7 Promising Uses of Blockchain

Most well known as the technology behind the cryptocurrency Bitcoin, Blockchain technology is all the buzz today. Blockchain technology is a public distributed ledger of linked records—or blocks—that are used to facilitate and record transactions across a peer-to-peer network. Each of these records is secured with cryptographic algorithms and time- and date-stamped. With Blockchain technology, no existing block can be altered without altering subsequent blocks, creating a completely transparent record at every step of the way. It essentially lets users verify and keep track of transactions. It gives organizations a way to protect critical assets, prevent theft, eliminate human error, and bypass third-party processors.

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While some argue that the technology is still in a hype cycle, other research indicates that Blockchain is starting to take off in businesses. According to IDC, corporate and government spending on Blockchain technology is expected to jump 89% percent over 2018 numbers, hitting almost $3 billion in 2019. This number is estimated to reach more than $12 billion by 2022, which means there will be plenty of demand for blockchain experts. Let’s look a how blockchain is already showing up in a few industries.

Check out this video about how Blockchain is being used in these five industries.

Financial Services

Many financial services firms are using Blockchain to improve back-office settlement systems, increase efficiency, and reduce costs. Banks like UBS have plans to use tokens for cross-border trades. While the Chamber of Digital Commerce was established to educate and advocate for Blockchain technology in the financial services industry and beyond. The chamber's initiatives include the Blockchain Alliance, which aims to use it to combat criminal activity. And, the Blockchain Intellectual Property Council, which helps to balance identification transparency with protecting proprietary data.

Loyalty Rewards Programs

Companies like Gyft and loyal have been using Blockchain technology for the past few years, rewarding customers with tokens rather than gift cards. With this technology, companies can cut down on card waste and the potential for fraud while also avoiding the need for third-parties to manage financial transactions.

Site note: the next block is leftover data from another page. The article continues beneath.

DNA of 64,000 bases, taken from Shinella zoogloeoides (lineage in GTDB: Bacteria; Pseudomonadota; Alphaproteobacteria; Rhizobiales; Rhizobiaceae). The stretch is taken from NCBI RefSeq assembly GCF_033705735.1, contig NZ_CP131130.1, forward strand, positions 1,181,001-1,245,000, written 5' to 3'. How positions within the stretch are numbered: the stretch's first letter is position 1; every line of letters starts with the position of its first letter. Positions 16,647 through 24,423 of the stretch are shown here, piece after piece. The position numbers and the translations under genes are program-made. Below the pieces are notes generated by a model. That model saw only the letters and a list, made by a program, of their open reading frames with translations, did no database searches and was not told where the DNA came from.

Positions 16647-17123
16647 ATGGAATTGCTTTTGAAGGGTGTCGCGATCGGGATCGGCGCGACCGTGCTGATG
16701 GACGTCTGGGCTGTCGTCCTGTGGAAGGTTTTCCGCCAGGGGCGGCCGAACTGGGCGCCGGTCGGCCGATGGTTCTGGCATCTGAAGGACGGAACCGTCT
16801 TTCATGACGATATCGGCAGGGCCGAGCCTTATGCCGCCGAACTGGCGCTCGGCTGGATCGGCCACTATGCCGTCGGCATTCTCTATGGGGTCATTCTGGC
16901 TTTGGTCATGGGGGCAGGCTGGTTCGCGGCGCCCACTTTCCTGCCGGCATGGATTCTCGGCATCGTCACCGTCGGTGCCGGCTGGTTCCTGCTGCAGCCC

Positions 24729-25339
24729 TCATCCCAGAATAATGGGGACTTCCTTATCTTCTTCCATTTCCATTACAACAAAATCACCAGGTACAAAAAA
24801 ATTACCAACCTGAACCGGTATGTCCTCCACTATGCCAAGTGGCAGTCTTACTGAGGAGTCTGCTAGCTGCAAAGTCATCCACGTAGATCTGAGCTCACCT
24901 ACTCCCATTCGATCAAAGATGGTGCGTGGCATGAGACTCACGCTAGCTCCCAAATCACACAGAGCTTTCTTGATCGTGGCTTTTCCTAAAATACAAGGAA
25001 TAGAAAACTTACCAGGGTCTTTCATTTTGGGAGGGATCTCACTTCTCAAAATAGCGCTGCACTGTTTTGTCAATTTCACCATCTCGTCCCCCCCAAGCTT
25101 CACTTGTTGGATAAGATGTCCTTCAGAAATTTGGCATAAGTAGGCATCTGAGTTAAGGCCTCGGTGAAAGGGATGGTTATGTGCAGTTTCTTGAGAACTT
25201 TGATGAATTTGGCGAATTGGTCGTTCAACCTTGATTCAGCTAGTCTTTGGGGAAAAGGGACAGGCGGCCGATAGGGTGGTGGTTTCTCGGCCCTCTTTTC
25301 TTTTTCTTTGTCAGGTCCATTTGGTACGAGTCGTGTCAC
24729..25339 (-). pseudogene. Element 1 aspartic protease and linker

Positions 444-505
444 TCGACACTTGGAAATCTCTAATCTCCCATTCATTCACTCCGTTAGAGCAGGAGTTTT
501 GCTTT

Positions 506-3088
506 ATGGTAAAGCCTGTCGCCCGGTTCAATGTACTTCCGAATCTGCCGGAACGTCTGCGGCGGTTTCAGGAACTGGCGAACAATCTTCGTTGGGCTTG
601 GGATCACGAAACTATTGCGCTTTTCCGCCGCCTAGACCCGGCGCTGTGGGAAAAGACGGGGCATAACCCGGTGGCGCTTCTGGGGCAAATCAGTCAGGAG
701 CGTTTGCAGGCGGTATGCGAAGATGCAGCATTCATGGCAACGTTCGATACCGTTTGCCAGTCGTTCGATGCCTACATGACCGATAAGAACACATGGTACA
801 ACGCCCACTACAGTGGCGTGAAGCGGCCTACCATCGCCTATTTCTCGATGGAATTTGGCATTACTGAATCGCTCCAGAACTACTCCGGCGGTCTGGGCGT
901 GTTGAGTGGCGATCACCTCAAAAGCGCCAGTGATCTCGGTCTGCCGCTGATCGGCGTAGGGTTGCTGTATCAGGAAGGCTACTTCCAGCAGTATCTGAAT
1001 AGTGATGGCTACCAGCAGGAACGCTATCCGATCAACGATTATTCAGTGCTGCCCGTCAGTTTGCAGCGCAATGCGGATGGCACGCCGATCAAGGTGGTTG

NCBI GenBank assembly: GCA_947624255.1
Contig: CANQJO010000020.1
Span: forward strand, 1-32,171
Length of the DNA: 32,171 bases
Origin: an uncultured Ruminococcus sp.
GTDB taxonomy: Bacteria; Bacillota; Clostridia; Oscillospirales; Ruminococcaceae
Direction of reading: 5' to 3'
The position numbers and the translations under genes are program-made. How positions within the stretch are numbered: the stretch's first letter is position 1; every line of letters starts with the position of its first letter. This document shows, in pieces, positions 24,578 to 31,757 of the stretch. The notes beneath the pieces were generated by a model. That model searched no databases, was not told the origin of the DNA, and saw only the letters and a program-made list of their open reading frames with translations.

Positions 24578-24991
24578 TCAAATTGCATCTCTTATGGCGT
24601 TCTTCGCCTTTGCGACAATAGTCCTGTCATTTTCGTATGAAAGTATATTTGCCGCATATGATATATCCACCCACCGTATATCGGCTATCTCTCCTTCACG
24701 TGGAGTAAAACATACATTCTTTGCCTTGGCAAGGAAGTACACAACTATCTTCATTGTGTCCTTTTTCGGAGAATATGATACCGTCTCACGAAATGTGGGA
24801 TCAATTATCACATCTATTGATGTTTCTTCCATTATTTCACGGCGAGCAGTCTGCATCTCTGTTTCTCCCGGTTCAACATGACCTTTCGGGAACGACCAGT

Supply Chain Management

With Blockchain technology, as products change hands across a supply chain from manufacture to sale, transactions can be documented to reduce time delays, costs, and human error. Logistics and supply-chain management companies are increasingly looking into Blockchain technology to streamline processes and reduce errors. Groups like the  Blockchain in Transport Alliance (BiTA) have been created to develop open standards that companies can adopt.

Food Safety

Using Blockchain technology in the foodservice industry can help manufacturers and distributors avoid the spread of illness by tracking data to trace contamination issues better back to their roots. It can potentially protect everyone, from the food processor to the retailer to the consumer. Walmart and Sam’s Club have already begun putting this technology into practice, both for supply-chain management and food safety.

Music

Blockchain technology is being explored to help streamline and manage content creation and sharing, licensing and distribution, digital use, payments, and royalties for artists. Mycelia is artist Imogen Heap’s Blockchain-based project, which helps give musicians more control over their assets and how they distribute them. Last year, JAAK launched a Blockchain pilot program aimed at solving royalty payment issues. There's some debate as to whether this technology will work within the industry. Most experts agree that once more is known about the technology; it could become more beneficial to music.

Cyber Security

It's no secret that cyber attacks are a significant threat to the general public. This fact makes it essential to secure data against unauthorized access and tampering. By using a decentralized Blockchain system, data could be more secured because all information stored inside of the network would be verified and encrypted using a cryptographic algorithm. This practice ensures no single point of entry for a wide-scale attack. With Blockchain technology, it would also be easier to identify malicious attacks due to the peer-to-peer connectors, where data cannot be altered. By ensuring that there's no central authority, the technology provides a transparent and secure way to record transactions without disclosing private information.

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Weapons Tracking

Blockchain technology can also potentially prevent the sale of illegal arms on the black market. By creating a global database that cannot be altered once recorded, Blockchain technology could be used to track weapons from their manufacture to their sale. The database could primarily record every transaction and purchase.

These seven industries are finding new use cases for Blockchain technology, but they’re by no means the only ones. Other promising areas include managing insurance policies, government voting systems, Internet of Things (IoT) networks, smart appliances and contracts, and prescription and healthcare data records. For more information on creating applications for your industry, check out this Blockchain Certification Training Course.

Learn how different companies are already leveraging Blockchain.

About the Author

Danielle JacksonDanielle Jackson

Danielle Jackson is a writer, editor, and communications specialist with more than a decade of experience in print and online publishing.

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